Recommended Reading: A Social Security Owner’s Manual

Since finishing up my book on retirement planning, I’ve known that the next addition to the “in 100 Pages or Less” series would be a book about Social Security. I expect it to be my major project for the second half of this year.

I have good news, though, for those of you who don’t want to wait.

This last week, I finally got the chance to read A Social Security Owner’s Manual by Jim Blankenship — a CFP and enrolled agent who blogs at Financial Ducks in a Row. I cannot recommend the book highly enough for anyone looking for a brief, easy-to-read resource on the topic of Social Security.*

The first two-thirds of the book walk you through the nuts and bolts of Social Security:

  1. The terminology (What’s a “primary insurance amount”? What does “full retirement age” mean?),
  2. The calculations (How are retirement benefits calculated? What about spousal benefits and survivor benefits?), and
  3. The related rules (How is Social Security taxed? How is your benefit affected if you have a government pension?).

Then the final part of the book digs into the nitty gritty of Social Security planning: At what age should you (and your spouse, if applicable) take Social Security, and how does that fit into the rest of your retirement planning picture?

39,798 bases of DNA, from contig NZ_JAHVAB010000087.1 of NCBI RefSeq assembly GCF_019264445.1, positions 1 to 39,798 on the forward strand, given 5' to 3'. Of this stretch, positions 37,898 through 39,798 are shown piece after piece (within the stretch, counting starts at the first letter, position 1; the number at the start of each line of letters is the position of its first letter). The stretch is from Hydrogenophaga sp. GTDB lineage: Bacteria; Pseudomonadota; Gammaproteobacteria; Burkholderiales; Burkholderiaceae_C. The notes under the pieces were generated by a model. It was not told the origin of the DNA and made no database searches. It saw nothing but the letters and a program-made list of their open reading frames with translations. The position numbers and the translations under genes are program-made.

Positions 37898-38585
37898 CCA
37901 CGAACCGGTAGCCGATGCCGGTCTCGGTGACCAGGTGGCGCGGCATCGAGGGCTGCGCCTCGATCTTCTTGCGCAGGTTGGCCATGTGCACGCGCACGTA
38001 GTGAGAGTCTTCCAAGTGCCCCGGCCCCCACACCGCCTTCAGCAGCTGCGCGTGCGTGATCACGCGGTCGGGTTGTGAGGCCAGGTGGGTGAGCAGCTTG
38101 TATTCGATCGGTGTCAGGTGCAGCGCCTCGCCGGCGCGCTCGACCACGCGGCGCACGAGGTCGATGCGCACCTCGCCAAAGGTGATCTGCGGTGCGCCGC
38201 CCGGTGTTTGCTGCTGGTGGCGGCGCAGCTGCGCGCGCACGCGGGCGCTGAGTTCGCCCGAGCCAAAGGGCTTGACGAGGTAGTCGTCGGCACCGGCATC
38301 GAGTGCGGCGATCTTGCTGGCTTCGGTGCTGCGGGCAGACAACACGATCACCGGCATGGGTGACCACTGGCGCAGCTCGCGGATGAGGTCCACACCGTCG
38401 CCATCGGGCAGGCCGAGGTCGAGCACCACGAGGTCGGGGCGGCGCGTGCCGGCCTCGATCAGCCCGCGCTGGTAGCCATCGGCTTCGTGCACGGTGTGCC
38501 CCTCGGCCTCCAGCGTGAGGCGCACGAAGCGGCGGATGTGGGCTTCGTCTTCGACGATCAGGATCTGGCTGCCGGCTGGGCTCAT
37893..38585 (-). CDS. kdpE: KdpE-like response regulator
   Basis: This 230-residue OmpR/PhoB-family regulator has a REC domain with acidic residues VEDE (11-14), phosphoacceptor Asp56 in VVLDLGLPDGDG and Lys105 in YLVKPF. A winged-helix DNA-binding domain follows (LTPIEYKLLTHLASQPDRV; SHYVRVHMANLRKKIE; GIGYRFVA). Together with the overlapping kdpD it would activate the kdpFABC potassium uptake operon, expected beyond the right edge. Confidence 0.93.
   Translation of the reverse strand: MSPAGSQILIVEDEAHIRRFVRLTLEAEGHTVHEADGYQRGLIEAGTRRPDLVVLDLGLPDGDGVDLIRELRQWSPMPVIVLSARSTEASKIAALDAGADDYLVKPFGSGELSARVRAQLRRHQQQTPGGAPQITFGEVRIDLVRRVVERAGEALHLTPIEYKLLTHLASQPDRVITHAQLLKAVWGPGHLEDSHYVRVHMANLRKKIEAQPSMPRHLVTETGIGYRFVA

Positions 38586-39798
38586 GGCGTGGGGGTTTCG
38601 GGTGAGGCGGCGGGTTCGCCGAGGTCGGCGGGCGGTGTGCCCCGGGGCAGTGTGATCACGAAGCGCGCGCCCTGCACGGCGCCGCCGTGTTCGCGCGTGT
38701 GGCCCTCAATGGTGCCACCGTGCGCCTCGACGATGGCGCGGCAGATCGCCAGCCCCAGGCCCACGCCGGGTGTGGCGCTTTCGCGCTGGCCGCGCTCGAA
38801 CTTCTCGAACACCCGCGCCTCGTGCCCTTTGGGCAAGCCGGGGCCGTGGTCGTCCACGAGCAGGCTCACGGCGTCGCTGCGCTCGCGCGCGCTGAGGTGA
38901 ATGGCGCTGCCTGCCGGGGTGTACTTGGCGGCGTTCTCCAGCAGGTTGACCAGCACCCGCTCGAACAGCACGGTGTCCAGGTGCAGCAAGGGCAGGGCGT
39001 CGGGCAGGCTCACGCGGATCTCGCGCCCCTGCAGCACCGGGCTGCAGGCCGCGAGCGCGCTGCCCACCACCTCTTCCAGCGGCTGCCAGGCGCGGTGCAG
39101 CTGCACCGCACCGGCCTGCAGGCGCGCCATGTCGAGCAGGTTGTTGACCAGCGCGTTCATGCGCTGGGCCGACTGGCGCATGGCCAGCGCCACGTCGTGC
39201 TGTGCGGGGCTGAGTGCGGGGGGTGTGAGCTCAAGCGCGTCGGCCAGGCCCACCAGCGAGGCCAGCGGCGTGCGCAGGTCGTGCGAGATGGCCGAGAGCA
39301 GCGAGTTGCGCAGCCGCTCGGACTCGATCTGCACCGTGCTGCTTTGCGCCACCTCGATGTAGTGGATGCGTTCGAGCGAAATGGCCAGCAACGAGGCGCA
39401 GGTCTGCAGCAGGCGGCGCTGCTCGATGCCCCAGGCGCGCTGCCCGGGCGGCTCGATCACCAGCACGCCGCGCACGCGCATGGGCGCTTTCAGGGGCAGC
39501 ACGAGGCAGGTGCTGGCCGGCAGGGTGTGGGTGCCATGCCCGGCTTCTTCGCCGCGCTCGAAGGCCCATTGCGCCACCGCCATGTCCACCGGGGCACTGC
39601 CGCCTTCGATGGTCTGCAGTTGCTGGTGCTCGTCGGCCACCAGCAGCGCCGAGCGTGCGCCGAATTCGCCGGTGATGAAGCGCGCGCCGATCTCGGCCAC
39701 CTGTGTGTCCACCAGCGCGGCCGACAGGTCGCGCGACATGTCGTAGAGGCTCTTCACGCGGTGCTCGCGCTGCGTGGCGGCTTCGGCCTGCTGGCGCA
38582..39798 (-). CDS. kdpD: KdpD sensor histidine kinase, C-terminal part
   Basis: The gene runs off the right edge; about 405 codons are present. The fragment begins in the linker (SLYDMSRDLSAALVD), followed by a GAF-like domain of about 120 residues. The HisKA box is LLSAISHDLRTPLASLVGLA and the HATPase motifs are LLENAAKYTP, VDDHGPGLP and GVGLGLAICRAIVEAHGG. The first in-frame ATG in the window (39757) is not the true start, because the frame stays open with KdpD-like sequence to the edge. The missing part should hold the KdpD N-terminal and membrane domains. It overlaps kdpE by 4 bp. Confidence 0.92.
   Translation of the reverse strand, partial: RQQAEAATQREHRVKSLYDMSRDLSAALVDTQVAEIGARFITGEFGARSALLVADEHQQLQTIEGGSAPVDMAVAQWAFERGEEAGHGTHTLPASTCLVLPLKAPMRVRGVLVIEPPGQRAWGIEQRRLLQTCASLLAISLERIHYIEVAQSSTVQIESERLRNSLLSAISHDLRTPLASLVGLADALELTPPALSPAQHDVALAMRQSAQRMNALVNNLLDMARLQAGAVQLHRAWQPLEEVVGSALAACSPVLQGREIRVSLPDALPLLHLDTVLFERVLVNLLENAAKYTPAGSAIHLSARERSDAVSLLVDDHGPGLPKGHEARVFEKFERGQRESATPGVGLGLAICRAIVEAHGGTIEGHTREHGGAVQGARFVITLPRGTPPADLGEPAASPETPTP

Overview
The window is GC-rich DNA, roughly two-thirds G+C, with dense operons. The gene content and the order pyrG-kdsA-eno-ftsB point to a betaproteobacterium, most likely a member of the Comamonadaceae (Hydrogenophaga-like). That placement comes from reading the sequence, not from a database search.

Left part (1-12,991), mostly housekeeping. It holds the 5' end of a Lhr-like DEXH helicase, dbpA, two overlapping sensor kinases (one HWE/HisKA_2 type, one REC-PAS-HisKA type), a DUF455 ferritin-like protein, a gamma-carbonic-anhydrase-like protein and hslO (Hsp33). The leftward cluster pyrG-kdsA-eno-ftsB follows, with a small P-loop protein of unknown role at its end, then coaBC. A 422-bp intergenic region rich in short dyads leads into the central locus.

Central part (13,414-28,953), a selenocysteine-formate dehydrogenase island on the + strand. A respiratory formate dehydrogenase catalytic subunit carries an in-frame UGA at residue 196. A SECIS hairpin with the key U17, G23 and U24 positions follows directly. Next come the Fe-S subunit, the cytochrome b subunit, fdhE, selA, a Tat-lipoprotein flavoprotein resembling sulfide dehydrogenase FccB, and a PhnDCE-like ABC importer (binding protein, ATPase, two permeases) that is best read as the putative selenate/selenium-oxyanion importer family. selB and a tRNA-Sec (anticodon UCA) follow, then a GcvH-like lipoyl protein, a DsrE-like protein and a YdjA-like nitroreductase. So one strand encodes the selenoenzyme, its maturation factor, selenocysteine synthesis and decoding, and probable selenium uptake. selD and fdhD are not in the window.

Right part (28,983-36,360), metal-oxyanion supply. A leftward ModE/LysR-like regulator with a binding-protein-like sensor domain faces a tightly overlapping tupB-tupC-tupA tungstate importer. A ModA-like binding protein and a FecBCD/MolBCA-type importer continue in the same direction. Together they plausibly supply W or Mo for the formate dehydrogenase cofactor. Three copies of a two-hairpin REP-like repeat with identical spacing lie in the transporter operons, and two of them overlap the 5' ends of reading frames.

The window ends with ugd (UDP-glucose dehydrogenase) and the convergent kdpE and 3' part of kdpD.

Of course, the book doesn’t address every single situation, as there are simply too many variables to consider without thoroughly overburdening the reader (e.g., difference in ages between spouses, difference in earnings history between spouses, tax rates, assumed rate of return if you take the money early and invest it, unusual life expectancies due to medical conditions, etc.). But it does a great job of providing a few different strategies that are likely to work out well in most circumstances, and it provides you with guidance for choosing between them.

You can find the book here on Amazon. (Also, if you’re an Amazon Prime member, you can read the Kindle version free of charge.)

*The book focuses primarily on Social Security retirement benefits. In other words, if you’re looking for a book about Social Security disability benefits, this is probably not the book for you.

Learning about TIPS (Inflation-Protected Bonds)

I recently finished reading Explore TIPS: A Practical Guide to Investing in Inflation Protected Securities by fellow blogger The Finance Buff.

It was actually my second time reading it. You see, the author mistakenly thought that I might have something meaningful to add to the book, so he sent me a proof copy during the editing stage.

Instead, I found myself scribbling down several pages of notes. (The second time through the book resulted in two more pages of notes.) The honest truth is that, while I have a pretty good grasp of the basics of how TIPS work, I still had much to learn.

Random example #1: I never would have guessed that, when purchasing TIPS in the secondary market, it’s often more cost effective to place a buy order over the phone rather than online, despite the higher commission. (Reason being that the rep on the phone may be able to find you a better price on a given bond.)

Random example #2: At any given moment, every financial website may be quoting completely different yields for a given TIPS fund. The Finance Buff explains how to figure out what each of the yield figures means, and he provides advice on which figures to pay the most attention to if you’re trying to figure out what yield you’re going to get if you buy the fund. (Hint: Look for something forward-looking that’s inflation-adjusted.)